This story first aired on October 27, 2017
2022 Update: Creatures of the Night event will be held at Beechwood Farms Nature Reserve on Oct. 14-15 and Oct. 20-21, Succop Nature Park on Friday, Oct. 21, and Buffalo Creek Nature Park on Saturday, Oct. 29. Go to the calendar to register.
Do owls have the best hearing? How well can bats really see at night? Why do possums play dead? The Audubon Society of Western PA answers those questions – and many more – on their Creatures of the Night event.
The first animal you meet on the tour isn’t spooky at all. It’s a firefly who lights the way with a LED light dangling out from her back wings.
“I’m actually a beetle,” says Mary Eaman, a volunteer naturalist at Beechwood Farms and Nature Reserve. “You can tell that because I have two sets of wings. The outer wings are hard, and shell-like, and the inner wings are soft. I kind of think I am an M&M: hard on the outside, soft on the inside.”
Our group – which includes Wonder Woman, Harry Potter, and a princess – follows close behind Mary the firefly as she leads the way down a path to a larger-than-life Horned Owl waiting in the dark.
LISTEN: “Meet the Creatures of the Night, if You Dare”
“I’m just waking up. I had a busy night last night, catching creatures,” explains Paul Schmitt, playing the role of the friendly owl. “An owl has no teeth, so they eat the whole mouse bones and all. And about 12 hours later, they regurgitate…it means you throw up. I have to do that every day. I had a nice big juicy mouse about 12 hours ago. Oh, wait a minute, here it comes. . . “
The owl hacks and coughs, and then the firefly shines her light on a real, recently regurgitated owl pellet. Kids are allowed to touch it, but most have to be convinced.
“See, this is a jaw bone? All kind of stuff in here,” says the owl. “This is a mouse. Here’s a wishbone, a little baby wishbone. It was juicy, it was nice! You’re going to see some other creatures out there. You can tell them, guess who’s going to have them for dinner tonight!”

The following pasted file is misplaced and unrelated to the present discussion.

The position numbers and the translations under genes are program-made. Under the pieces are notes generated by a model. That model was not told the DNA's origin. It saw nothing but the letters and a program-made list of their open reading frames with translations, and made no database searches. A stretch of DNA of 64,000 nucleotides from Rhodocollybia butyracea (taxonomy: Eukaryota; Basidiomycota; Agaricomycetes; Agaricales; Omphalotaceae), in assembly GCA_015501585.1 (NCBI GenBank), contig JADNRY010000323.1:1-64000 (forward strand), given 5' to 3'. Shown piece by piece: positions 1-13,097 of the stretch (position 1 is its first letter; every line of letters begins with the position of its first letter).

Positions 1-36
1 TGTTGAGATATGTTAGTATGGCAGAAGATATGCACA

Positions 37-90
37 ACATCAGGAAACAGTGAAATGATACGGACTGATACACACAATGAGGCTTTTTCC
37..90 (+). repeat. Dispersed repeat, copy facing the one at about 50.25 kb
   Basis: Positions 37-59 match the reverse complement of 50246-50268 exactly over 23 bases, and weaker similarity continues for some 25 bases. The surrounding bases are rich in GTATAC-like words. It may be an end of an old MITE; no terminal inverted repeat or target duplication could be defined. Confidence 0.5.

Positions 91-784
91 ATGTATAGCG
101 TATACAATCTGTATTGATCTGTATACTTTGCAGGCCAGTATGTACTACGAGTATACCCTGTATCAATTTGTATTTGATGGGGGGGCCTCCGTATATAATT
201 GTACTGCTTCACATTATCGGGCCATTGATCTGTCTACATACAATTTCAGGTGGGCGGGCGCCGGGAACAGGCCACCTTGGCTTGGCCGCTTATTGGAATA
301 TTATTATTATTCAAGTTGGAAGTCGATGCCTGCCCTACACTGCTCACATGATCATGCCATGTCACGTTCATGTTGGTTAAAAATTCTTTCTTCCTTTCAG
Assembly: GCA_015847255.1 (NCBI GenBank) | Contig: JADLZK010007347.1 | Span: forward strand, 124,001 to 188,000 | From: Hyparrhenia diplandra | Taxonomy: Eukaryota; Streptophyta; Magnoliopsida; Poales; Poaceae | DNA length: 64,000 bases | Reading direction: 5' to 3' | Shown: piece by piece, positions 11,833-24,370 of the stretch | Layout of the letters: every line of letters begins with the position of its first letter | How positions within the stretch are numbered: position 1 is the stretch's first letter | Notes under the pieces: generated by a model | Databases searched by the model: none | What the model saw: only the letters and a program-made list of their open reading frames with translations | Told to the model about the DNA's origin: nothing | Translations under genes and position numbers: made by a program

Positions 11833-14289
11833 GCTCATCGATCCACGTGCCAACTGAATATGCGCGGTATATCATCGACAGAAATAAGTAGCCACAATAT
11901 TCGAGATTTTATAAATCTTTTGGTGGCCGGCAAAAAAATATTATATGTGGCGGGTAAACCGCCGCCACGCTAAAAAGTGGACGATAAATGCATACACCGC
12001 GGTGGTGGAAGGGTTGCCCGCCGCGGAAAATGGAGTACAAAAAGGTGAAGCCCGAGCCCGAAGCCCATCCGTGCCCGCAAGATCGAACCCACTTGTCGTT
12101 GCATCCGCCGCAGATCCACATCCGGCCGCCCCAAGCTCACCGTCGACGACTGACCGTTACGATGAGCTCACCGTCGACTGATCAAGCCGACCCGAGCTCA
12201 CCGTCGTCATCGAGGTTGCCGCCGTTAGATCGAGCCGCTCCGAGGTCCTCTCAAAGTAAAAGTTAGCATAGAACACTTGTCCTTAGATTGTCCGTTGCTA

The kids are encouraged to give a hoot and get a “mouse on a stick” for a treat (it’s actually a lollipop). Our group continues along the path, around the pond, and towards another creature, waiting in the night.
“Well, it’s nice to see this many people in the woods at night. I know what you guys are. Do you know what I am?” asks a very fuzzy creature portrayed by Ken Miller.
“A leopard?” guesses a clearly-confused child.
“Nope, I’m a possum. And I’m one of the few things out at night that’s been around almost forever. They found bones of me with the dinosaurs. I’ve got prehensile thumbs on my feet. Hardly anything has prehensile thumbs! People have them, and apes have them, and possums have them, and that’s it! And I can eat almost anything. He’s like the junk man of the forest. The thing that’s really cool about me, though? I can go thump and play dead. I just drop in a heap. And not only that, but I let off this awful smell. It smells like I’ve been dead for at least two weeks! So the fox walks up and looks at the old dead possum, and they decide they aren’t going to eat me at all. And I walk away.”
That helps explain why possums have been around such a long time. As we’re leaving, a woman tells me that her father told her that if you’re ever lost in the woods and starving, you can always catch a possum, kill it with a stone and eat it. Solid advice.
Next up? The brown bat, played by Karen Beeken.
“I can’t see very well. . . who is that? Come here a little closer,” she taunts. “The doctor says I probably need glasses, but what does he know? I am a very special mammal because I can fly! I am the only mammal who can fly. I hate to brag, but I’m also very agile. So using my echolocation, even in the darkness, I can dodge fences and buildings — all while feasting on delectable mosquitoes and crunchy gnats. Yum!”
Brown bat explains that since it’s getting cold out, she’s getting sleepy and will soon fly into a cave in the woods to spend the winter. “It’s not the beach,” she says, “but it sure beats eating insects in the snow!”